My story with London has two parts: somewhat Eastern and very Western. The first one turned out to be a year and a half of city hopping between Helsinki and London, the second lasted a little bit more than a summer. Both made me who I am today.
Part I: Hayfield Passage E1
All in all, I remember London as a city where everything is not like everywhere else, and at the same time it is like I want it to be (or so it seemed back then). In addition to the direction people drove, the national currency with unprintable signage, the double-deck buses and the absence of numbers on the houses, London was full of surprises, both pleasant ones and not so much.
I have discovered that the buildings on the same side of the street could have even and uneven numbers (which are hidden anyway. The number plate would have the street and the area code, for example, W1 for the first quarter to the west from the city center, EC for the East-Central quarter and E17 for the lands beyond a grasp of a tourist. The individual house number was only known to postman and to Google, and there was no way of finding something unless you already knew where it is.) EU residents still needed a visa to live in London, and were not entitled to Duty Free. The ceilings were usually low, windows small and narrow, with wooden shutters, which went up and let the warm air in, floor carpets were fixed with nails and had their own ecosystem living beneath for decades, toilet paper deteriorated from just looking at it, and all kinds of pipes left much to be desired. Tap water raised suspicion as well, even though it was officially recognized as drinkable.
Food in the grocery stores was totally different from what I knew, and the choice was endless. The houses were like no other in any other city I visited up to this point. For example, the house at Hayfield Passage E1, which became my first residence in London, had a wicket and a narrow staircase that lead upstairs, to the porch. Inside, there was a marble corridor with apartment doors, then some common door again, another flight of stairs leading up, this time to a small green yard, then another door to the apartment and, finally, in the apartment itself, there was some entrance space, for a lack of a more precise word, and other stairs to the rooms and other marvels of civilization. In general, with the exception of several posh streets, like Oxford and Regent, most of the buildings of central residential areas of W1, EC, E1 and N1 rarely raise to more than four floors. They would, however, have a small porch, white wooden shutters and, often, a hidden cute green courtyard.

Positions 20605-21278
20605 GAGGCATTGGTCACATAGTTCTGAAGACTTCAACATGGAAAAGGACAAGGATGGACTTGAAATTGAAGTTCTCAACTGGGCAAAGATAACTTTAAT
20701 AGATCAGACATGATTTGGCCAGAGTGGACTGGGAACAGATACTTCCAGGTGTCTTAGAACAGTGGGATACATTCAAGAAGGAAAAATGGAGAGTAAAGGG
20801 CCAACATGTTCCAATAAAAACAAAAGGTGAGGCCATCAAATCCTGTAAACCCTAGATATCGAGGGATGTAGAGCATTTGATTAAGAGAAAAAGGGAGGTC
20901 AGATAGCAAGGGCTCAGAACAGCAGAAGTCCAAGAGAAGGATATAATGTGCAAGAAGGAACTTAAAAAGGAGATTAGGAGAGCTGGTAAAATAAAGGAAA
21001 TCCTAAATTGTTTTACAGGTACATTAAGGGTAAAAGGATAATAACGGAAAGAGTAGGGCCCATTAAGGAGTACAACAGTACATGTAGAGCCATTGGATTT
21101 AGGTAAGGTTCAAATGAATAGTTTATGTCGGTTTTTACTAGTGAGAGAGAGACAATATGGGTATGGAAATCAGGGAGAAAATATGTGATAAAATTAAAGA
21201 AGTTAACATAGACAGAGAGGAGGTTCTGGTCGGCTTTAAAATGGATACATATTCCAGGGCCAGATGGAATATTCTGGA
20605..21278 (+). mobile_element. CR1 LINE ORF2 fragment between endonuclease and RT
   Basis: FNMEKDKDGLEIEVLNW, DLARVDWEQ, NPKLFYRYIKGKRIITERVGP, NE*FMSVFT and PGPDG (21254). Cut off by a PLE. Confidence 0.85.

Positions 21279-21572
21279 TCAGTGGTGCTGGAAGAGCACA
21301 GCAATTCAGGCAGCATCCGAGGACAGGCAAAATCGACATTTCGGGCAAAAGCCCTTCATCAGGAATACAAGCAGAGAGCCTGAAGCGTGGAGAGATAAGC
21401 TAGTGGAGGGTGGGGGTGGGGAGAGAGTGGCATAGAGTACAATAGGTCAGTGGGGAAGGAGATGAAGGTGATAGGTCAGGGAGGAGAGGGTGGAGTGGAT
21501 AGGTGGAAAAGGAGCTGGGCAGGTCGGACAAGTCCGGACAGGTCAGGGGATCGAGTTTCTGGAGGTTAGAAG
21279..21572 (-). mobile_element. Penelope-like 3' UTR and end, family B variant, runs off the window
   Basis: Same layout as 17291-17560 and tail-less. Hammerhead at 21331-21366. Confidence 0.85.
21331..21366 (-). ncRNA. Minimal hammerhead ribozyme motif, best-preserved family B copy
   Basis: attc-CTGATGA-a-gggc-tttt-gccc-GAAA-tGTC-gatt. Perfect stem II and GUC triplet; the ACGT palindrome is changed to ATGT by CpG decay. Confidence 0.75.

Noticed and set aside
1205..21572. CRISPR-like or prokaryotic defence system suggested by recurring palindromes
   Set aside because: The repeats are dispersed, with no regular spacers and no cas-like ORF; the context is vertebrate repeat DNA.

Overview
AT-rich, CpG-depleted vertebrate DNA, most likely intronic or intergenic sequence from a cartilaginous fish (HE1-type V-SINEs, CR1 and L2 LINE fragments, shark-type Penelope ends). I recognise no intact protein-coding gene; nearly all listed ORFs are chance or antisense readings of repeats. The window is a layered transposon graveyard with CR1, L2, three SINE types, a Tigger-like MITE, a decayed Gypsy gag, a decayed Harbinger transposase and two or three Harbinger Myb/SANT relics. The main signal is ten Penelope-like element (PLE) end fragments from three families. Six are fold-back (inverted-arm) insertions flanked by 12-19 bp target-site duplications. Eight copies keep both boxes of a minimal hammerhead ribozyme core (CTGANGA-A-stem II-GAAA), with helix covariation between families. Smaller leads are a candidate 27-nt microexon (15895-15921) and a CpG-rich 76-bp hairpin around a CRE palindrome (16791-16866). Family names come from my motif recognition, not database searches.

It was refreshing to be in a cosmopolitan city. To me, London was a European version of New York. Or, more precisely, it seemed to be what New York was some good hundred years ago: the center of stock trade, culture, research, innovation. Since then, it has slowed down and now lagged behind (I clearly preferred New York). However, the narrow streets, two-three floor mansions, tea rooms, impeccably dressed cute old people with their cutely dressed dogs (or cats, which could often be seen walking in London parks on a leash) still convey the charm and old time attraction of London. So does the unbeatable British accent, which infects every living thing once it settles in London (and which so many foreign living things unsuccessfully fake).